Two Independent Studies Show a Connection
Between Sleep Apnea and Cancer
Sleep apnea is a potentially life-threatening condition that has been associated through the years with increased risk of cardiovascular disease, diabetes, stroke and obesity. Now, cancer may be added to the list of health dangers, based on two independent studies released in May 2012.
The independent studies conducted by researchers from University of Wisconsin School of Medicine and Public Health and Spanish Sleep Network represent the first time cancer diagnosis and death have been connected to sleep apnea. The condition impacts the health of millions of people worldwide.
Sleep apnea occurs when the airway collapses during sleep, blocking oxygen flow to the body. As a result, people momentarily awaken through the night, choking and gasping for air, often unaware that they have the condition. Those with severe cases can wake up more than a hundred times each night. Sleep apnea suffers often do not realize sleep is interrupted because the episodes happen quickly — and then they fall back asleep.
The overt symptoms are loud snoring and choking sounds during sleep, along with persistent fatigue during day that results from constant sleep interruption. Only a healthcare provider can diagnose and treat the condition.
RESEARCH FINDINGS: The Sleep Apnea and Cancer Link
University of Wisconsin Study: The health of approximately 1,500 state workers was monitored and documented by the university’s research team. The individuals studied represented a cross-section of the general population and were part of a voluntary Wisconsin Sleep Cohort. They underwent comprehensive sleep studies and health exams every four years.
Data revealed that people with severe sleep apnea had nearly five times the rate of death from cancer than those who experienced no nighttime breathing issues. Yet, severe sleep apnea suffers were not the only individuals with nighttime breathing issues that were at greater risk. The study showed that people with moderate sleep apnea experienced twice the number of deaths from cancer.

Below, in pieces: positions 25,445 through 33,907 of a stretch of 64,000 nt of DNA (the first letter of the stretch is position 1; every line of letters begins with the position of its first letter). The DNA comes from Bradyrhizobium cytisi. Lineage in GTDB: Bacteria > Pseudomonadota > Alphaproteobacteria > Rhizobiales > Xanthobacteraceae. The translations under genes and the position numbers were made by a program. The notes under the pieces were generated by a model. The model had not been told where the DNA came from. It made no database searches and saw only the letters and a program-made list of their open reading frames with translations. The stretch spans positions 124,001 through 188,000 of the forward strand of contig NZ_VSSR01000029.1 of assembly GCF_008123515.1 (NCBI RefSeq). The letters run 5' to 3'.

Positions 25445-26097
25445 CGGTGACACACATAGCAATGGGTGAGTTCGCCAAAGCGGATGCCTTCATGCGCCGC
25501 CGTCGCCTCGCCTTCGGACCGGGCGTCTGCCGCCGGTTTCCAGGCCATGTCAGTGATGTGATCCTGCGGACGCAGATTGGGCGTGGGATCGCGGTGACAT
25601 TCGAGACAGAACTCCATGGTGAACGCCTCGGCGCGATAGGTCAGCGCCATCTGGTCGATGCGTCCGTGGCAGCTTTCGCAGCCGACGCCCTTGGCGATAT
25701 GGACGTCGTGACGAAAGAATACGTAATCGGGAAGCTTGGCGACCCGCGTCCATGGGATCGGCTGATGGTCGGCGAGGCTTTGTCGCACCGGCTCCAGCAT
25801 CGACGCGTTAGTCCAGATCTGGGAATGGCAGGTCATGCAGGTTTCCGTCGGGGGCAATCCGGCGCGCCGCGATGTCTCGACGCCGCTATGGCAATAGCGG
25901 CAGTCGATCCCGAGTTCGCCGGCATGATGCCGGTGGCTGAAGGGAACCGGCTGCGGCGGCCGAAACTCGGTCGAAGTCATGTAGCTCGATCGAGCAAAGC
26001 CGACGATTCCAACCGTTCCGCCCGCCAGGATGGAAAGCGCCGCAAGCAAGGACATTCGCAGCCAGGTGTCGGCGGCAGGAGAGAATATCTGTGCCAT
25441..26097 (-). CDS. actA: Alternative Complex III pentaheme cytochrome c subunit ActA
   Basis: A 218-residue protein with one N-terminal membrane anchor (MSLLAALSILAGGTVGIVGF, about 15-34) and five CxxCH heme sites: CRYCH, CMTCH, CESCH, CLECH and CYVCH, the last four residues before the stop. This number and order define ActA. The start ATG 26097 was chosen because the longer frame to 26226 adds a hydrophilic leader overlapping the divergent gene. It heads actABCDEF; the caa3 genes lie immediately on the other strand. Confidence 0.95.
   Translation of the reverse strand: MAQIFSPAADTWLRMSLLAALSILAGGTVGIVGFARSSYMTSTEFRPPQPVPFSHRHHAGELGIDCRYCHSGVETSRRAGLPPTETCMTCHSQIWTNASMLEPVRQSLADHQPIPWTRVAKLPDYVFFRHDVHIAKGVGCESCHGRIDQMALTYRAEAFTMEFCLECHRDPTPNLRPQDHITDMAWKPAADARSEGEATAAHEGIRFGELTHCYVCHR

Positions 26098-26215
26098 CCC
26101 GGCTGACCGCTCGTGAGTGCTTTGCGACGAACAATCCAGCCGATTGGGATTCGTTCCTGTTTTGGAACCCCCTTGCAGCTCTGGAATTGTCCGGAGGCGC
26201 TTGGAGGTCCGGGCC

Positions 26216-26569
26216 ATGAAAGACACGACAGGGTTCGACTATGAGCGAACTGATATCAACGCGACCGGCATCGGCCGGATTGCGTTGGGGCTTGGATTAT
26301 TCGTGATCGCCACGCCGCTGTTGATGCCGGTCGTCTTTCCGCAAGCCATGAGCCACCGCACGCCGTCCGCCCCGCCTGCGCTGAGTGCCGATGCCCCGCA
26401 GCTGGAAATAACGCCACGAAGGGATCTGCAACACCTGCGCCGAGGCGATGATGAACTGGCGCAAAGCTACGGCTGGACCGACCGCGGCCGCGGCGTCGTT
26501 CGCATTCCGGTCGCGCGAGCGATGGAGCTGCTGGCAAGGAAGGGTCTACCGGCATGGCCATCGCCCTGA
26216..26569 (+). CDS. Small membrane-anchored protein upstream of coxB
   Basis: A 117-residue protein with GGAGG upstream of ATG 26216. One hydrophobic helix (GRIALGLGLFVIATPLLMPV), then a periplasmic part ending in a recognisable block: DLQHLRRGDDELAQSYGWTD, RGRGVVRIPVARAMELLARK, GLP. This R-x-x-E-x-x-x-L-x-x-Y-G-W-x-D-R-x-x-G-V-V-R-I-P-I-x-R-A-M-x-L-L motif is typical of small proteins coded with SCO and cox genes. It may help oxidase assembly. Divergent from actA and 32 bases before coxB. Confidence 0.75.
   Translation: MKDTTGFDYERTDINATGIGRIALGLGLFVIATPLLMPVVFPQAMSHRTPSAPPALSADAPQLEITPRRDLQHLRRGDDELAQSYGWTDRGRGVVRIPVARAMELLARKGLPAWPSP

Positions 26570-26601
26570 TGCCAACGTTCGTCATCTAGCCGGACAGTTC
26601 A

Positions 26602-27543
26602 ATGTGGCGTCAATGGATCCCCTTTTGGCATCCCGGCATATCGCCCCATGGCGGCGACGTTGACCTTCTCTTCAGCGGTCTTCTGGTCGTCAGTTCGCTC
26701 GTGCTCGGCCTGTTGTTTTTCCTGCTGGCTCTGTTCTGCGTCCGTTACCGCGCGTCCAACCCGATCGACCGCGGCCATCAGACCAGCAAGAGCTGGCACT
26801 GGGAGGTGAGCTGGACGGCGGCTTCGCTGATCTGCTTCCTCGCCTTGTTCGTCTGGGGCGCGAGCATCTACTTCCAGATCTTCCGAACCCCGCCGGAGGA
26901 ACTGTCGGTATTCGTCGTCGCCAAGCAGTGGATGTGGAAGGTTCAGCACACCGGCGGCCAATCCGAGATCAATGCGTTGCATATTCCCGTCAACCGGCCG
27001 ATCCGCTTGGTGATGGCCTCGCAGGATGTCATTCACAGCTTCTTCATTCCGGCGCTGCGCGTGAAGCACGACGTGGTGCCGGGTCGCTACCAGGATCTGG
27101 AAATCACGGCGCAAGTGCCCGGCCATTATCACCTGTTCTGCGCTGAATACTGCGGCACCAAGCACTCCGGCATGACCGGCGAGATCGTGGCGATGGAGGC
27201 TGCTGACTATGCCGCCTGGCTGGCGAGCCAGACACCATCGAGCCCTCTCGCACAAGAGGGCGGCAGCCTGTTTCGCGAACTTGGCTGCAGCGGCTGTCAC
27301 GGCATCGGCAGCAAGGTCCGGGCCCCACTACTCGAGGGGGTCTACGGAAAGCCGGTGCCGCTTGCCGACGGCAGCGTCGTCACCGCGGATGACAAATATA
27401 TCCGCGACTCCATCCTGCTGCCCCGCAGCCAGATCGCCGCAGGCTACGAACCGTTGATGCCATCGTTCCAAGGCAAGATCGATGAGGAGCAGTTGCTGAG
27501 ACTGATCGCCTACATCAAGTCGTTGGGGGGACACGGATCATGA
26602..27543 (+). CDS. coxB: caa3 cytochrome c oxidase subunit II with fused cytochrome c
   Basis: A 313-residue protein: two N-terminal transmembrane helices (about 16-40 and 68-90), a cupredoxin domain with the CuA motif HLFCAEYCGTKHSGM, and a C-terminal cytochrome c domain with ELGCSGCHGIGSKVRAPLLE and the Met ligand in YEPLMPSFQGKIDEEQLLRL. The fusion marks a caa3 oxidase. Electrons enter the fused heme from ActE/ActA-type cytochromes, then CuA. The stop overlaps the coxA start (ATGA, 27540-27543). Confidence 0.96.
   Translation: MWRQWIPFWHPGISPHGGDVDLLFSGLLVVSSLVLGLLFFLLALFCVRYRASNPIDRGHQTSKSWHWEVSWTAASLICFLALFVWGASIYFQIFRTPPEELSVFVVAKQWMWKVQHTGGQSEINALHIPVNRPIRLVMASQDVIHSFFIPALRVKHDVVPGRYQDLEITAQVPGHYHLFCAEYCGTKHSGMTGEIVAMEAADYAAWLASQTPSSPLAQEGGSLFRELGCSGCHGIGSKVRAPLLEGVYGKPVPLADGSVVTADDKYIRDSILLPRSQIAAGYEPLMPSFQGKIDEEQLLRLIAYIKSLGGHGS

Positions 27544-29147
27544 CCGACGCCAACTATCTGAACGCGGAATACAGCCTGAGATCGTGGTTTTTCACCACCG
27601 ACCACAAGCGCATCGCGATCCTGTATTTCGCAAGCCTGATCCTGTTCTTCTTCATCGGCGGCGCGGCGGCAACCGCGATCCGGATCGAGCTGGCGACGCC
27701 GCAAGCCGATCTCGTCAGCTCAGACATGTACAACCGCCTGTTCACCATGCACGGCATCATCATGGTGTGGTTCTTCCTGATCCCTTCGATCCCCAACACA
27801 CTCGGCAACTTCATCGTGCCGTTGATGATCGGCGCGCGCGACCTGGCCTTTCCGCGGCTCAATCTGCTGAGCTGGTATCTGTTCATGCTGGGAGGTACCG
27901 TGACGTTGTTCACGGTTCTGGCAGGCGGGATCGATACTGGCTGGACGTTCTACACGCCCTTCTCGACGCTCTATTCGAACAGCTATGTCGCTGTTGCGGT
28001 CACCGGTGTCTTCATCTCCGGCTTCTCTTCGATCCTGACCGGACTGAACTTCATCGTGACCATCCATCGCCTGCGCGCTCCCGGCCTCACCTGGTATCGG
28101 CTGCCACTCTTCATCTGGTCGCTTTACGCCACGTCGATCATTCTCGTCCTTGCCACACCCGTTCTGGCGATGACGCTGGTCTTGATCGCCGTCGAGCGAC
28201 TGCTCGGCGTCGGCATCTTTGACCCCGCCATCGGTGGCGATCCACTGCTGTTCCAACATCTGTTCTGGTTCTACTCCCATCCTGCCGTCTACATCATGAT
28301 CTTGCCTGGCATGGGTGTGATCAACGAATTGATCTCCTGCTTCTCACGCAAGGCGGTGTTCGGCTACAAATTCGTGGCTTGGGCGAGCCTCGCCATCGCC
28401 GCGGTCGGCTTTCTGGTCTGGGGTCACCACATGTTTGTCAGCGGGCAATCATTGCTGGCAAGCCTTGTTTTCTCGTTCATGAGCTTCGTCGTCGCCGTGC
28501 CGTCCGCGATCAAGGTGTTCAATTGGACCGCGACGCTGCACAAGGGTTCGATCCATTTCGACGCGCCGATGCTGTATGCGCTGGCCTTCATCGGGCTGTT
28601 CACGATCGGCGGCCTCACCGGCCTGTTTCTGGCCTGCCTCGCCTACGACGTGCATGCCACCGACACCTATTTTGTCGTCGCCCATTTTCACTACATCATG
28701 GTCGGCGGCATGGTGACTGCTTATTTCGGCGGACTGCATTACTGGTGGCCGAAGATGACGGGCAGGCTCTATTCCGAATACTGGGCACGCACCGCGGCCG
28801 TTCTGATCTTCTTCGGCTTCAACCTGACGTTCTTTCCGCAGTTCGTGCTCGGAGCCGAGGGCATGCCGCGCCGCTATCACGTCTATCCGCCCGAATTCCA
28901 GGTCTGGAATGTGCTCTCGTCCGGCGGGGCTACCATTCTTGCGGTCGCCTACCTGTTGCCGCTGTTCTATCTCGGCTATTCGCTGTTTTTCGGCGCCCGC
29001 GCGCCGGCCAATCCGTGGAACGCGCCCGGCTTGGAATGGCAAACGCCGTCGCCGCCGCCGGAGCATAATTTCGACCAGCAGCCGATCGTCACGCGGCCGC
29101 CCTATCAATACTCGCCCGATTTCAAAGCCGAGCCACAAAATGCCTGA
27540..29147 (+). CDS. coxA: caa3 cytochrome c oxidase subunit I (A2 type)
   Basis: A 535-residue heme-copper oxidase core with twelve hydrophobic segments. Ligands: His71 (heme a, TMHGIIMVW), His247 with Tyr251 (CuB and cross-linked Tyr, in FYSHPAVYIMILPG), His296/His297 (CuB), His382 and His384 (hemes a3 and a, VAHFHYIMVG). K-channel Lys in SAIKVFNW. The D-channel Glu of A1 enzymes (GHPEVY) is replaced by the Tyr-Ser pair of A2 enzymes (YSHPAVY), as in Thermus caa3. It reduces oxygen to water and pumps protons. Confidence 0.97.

Spanish Sleep Network Study: Rather than measure based on cancer deaths, as in the University of Wisconsin study, researchers in Spain analyzed the incidence of cancer in 5,200 people they followed for seven years. None of these people had cancer at the start of the study.
For each study participant, the researchers evaluated the amount of time oxygen levels in the blood fell below 90 percent during sleep. They found that people with greater oxygen depletion at night had an increased risk of getting some form of cancer. When oxygen levels drop below 90 percent for up to 12 percent of total sleep time, people experience a 68 percent greater likelihood of developing cancer.
While there is agreement that more study is needed into the connection between sleep apnea and cancer, researchers suggest that appropriate sleep apnea treatment can help minimize cancer risk and the occurrence of other dangerous health conditions.
TREATING SLEEP APNEA
The overt symptoms of sleep apnea are loud snoring and choking sounds during sleep, along with persistent fatigue during day that results from constant sleep interruption. As stated earlier, only a doctor can properly diagnose the disorder and determine the best course of action to alleviate associated health concerns.
Typically a sleep study or poysomnography is completed before diagnosis is confirmed and a treatment program prescribed. Sleep apnea treatment varies by individuals and may include one or more of the following:
Click here for more information: Sleep Apnea Treatment.
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Published by Jules Sowder